These concepts may also be seen in games such as Cities: Skylines, in which a player may create, control, and manage an entire city with godlike dominion over zoning, private property, and taxes. Once you think about the implications of the game, the overall concept is quite alarming, because it is a simplified version of the truth.

Sure, in real life, city planners have political processes and various other hoops to jump through before violating property rights, but in the end, the process gets done and “the will of the people” is carried out. In the game, the process can be as simple as clicking the bulldozer icon and deleting someone’s home or business.

Once the veil is lifted and government’s true purpose is exposed, it is very easy to see through the illusion of government. While it is true that a video game cannot entirely capture its real-life intricacies, Rothbard’s concept of what the State inherently is, is conceptually communicated even at these very basic levels.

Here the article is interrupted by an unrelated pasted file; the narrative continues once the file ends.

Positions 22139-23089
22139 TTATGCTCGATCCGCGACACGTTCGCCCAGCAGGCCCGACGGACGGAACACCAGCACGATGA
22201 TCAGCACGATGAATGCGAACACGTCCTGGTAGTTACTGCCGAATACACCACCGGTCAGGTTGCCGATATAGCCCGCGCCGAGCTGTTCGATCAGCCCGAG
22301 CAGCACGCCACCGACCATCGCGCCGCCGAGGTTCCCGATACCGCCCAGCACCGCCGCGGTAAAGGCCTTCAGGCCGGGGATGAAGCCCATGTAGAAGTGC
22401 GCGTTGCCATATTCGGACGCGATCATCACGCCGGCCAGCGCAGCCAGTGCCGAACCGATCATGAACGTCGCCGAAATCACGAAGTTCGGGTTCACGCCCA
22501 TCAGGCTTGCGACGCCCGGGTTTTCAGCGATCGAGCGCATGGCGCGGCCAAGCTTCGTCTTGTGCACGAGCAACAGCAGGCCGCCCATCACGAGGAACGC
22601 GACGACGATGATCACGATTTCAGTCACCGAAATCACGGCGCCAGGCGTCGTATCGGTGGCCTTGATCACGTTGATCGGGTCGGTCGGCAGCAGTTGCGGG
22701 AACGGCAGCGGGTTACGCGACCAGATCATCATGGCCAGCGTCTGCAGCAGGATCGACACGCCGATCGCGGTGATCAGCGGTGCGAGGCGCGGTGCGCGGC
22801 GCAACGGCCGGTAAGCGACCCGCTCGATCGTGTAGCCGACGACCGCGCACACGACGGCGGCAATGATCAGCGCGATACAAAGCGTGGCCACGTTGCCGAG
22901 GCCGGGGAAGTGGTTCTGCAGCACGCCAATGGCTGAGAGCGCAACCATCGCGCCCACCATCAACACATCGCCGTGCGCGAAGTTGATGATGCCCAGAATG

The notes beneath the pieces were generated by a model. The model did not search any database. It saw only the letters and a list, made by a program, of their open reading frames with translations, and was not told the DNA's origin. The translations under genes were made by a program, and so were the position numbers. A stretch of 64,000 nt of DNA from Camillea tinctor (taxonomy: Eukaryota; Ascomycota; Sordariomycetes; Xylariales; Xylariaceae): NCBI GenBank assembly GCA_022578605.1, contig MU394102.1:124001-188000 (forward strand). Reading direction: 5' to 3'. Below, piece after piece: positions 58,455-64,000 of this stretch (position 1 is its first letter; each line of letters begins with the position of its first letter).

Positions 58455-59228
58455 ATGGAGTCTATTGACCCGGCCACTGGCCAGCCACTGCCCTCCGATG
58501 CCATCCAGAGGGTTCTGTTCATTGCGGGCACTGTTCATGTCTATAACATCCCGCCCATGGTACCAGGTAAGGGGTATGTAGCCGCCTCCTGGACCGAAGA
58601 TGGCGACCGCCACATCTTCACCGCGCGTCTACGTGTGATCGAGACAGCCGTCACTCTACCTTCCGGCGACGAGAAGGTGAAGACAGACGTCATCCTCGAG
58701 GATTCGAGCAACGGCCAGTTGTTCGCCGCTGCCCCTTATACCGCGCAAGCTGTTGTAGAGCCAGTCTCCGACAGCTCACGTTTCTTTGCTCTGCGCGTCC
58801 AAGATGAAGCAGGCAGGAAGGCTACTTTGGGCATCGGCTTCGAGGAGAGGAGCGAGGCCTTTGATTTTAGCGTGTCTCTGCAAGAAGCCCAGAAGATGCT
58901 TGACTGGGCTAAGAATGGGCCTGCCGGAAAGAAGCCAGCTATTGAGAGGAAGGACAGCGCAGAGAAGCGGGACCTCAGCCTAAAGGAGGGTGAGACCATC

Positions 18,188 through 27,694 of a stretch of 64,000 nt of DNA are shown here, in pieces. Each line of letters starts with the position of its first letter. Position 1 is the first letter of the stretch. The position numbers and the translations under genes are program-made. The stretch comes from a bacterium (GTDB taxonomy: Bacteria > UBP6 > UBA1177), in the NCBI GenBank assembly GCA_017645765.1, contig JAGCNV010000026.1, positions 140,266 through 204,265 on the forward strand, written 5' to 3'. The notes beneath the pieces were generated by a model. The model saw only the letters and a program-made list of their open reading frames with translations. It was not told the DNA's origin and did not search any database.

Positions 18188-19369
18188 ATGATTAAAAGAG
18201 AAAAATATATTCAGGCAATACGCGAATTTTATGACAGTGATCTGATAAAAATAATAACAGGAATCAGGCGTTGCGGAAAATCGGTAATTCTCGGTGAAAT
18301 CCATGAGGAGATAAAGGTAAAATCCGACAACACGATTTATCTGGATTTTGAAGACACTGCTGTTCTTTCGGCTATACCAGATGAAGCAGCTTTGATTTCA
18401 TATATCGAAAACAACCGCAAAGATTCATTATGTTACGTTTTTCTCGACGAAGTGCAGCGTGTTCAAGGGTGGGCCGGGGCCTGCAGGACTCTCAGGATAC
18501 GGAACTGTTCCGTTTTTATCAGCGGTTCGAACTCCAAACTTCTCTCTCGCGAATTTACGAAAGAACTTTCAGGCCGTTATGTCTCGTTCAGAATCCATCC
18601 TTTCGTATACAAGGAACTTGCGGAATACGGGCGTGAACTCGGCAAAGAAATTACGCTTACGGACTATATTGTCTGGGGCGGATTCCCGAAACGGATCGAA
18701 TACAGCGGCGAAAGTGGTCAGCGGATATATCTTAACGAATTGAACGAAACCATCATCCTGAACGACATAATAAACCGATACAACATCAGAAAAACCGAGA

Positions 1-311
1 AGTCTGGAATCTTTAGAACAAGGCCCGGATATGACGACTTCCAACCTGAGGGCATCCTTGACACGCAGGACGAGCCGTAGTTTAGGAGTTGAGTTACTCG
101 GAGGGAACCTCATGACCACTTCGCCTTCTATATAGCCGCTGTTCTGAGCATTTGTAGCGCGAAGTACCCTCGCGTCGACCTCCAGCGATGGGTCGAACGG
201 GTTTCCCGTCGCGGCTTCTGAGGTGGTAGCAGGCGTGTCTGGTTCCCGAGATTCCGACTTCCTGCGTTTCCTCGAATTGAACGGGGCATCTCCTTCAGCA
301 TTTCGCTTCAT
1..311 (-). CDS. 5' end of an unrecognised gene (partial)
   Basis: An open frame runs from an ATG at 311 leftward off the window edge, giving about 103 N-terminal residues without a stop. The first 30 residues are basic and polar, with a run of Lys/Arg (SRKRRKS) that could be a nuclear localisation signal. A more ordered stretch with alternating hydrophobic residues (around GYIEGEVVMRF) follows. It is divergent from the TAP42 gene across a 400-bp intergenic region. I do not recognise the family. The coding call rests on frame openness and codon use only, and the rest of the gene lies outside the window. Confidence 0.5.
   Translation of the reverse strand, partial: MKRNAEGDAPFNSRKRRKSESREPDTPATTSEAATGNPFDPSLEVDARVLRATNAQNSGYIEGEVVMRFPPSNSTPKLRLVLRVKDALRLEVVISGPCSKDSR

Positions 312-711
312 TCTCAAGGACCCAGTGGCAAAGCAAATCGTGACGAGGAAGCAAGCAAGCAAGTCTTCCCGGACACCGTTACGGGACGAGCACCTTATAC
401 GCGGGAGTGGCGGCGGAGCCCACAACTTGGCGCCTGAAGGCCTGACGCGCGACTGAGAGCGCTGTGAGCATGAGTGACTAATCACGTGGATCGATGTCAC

That being said, the popularity of these games may partially be derived from the fact that, for once, one of us little guys can get in the control seat and orchestrate some of humanity’s longest running criminal syndicates.

Once again, thanks for reading, and try not to knock yourself out cold from all the facepalms associated with social media and the 4th of July today!

 

Source: Liberty Weekly

Soundtrack to the Creeping Dystopia

Shhhh—–can you hear it?

It’s the grinding mechanization of perpetual warfare. It’s the cacophony of societal collapse. It’s the wail of air raid sirens in the dark. It’s the crawling consolidation of shadow government. It’s the fleshy crunch of a boot stamping on a human face–forever.

Perhaps I am being a tad dramatic, but there currently seems to be a national sense of unease–as if the entire country can sense that we are on the precipice of a societal paradigm shift. Perhaps it emanates from an openly laughable presidential election, or the weariness that Americans feel after eight years of an economic “recovery” that has seen more people deeper in debt and without savings.